What sparked your passion for waterfall and creek photography, in particular?
Before I knew anything about photography, I’d always had a love for the Pacific Northwest, without ever being there. I remember as a kid, I was probably around 5 or 6 and my oldest sister was making some project thing for bible school at our church and she had cut out some photos from my dads old National Geographic magazines and pasted them to construction paper that she had fashioned into a photo book., and I remember this one photo of the most vibrant and lush green landscape I’d ever seen compared to what I had grown up with in southern Arkansas, and there was water cascading over these very mossy green rocks and I just remember feeling very calm and peaceful looking at it, and the caption of the photo said Olympic National Park, Washington. Since then I had been in love with that kind of landscape, but at that time I had no idea I’d ever be able to take pictures of it. At that point in my life it was only fantasy, now it’s reality.
How is living and shooting in Oregon unique?
I’ve lived in Oregon off and on for 12 years, but only in the last 5 years have I really become serious about my photography, and to me, Oregon is one of the most versatile states I’ve ever lived in. Not only does Oregon have one of the most beautiful, if not THE most beautiful coastline in the United States, it’s got high desert, lush rainforests, mountains, and waterfalls for days! I will never tire of the waterfalls and coastal sunrises and sunsets here.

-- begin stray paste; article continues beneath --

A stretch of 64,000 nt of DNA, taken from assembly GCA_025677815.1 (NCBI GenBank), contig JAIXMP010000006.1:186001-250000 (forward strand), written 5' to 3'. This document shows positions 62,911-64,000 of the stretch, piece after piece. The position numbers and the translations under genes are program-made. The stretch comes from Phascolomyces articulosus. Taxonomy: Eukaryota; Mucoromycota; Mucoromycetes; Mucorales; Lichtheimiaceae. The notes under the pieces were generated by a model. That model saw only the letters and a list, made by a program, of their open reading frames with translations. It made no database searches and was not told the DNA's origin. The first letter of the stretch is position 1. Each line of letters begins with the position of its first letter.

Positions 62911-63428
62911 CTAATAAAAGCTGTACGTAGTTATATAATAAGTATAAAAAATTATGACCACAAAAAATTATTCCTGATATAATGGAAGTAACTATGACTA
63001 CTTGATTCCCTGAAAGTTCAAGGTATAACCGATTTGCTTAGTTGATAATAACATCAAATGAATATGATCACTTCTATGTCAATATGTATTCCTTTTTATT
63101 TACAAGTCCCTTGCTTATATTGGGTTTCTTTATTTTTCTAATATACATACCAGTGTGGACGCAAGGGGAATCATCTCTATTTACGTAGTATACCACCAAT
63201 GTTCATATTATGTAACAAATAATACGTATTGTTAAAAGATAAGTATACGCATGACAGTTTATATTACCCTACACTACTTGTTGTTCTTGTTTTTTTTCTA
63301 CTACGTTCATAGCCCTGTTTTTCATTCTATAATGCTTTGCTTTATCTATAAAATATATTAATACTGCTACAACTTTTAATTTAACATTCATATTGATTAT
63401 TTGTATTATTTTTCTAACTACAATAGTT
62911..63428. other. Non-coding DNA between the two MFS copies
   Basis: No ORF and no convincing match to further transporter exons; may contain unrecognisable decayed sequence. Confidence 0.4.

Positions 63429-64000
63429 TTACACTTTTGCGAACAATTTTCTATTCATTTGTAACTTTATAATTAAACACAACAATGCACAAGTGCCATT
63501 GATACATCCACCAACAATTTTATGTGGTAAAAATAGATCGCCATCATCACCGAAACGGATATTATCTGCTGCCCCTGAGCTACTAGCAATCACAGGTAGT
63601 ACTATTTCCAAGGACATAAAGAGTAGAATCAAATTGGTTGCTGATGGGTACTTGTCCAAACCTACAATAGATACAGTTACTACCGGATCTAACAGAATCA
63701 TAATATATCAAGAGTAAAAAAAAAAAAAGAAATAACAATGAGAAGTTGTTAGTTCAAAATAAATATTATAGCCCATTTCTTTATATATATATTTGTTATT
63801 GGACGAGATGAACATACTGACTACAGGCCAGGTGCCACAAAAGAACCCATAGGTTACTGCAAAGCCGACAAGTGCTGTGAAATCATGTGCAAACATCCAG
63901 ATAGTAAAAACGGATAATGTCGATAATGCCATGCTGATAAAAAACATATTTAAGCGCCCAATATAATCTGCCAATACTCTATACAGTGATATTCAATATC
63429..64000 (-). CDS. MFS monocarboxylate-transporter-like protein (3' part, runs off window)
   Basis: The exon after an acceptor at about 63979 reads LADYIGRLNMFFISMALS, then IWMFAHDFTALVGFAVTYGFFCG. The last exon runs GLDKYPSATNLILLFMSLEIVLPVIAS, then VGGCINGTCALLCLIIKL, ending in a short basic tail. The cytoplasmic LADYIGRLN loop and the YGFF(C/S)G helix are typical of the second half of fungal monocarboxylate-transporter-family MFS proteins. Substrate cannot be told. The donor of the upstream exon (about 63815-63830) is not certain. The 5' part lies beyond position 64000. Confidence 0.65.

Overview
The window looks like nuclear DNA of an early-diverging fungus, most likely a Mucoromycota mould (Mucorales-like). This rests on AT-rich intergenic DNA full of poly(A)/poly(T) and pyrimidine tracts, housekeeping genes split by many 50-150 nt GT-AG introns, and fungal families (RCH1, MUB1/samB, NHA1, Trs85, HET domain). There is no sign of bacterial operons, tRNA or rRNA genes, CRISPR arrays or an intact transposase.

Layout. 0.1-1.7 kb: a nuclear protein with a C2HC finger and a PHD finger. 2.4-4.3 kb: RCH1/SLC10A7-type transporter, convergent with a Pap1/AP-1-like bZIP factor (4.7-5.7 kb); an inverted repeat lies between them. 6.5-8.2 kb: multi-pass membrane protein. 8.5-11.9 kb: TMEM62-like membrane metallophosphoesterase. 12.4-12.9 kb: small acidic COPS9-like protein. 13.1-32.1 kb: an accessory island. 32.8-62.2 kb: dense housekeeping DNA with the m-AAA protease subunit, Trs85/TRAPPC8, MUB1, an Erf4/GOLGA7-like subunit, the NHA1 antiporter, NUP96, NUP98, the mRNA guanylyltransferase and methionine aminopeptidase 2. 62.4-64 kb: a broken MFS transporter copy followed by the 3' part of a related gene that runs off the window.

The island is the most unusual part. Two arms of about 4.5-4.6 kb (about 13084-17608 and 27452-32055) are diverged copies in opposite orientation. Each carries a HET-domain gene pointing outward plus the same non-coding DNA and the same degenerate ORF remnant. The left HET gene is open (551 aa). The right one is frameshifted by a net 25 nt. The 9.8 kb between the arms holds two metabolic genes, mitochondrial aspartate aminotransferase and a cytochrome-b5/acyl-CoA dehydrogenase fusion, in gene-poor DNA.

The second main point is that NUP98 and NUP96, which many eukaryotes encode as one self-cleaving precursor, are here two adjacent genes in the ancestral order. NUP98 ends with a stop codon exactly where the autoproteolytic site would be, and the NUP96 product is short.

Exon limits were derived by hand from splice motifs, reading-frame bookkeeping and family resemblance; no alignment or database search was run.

To what extent are long exposure techniques a hallmark of your personal style?
They’re pretty much key to all of my photography. I love anything with movement, be it flowing water or crashing waves. I don’t know if it’s because I don’t really know how to shoot anything else or what, but I’d say about 80% of my photography are long exposures, if not more.
Given the nature of your chosen subjects, are there heightened safety considerations when planning a shoot?
Definitely, but not when I plan my trips. No telling how many great shots or compositions I’ve missed due to my disdain for heights. Most of the waterfalls I like to shoot are off trail and require steep scrambles, both down and up,and I’m not the most sure-footed of people. There have been two waterfalls that required steep scrambles to get to that I had to make 3 different trips to just to finally convince myself to buck up and do it, and I’m always glad after taking the risks. But I definitely recommend not doing these types of adventures alone. There is always the concern too of coming across a bear or mountain lion, which I’ve been lucky enough to avoid in my life thus far, but I know it’s going to happen at some point in my life if I keep going off trail.
What do you typically carry in your camera bag?
My trusty Nikon D750 and Tokina 17-35mm that I absolutely love and couldn’t shoot without, plus multiple polarizers, a Sigma 28-300mm, headlight, multiple microfiber cloths, remote shutter release, extra battery, and bear spray.
Do you favour a particular software and post-processing technique, such as luminosity masking or HDR?
I pretty much solely use Lightroom with NIK plugins. I’ll take my photos in to Photoshop for a few things, but I’m still a novice with that software.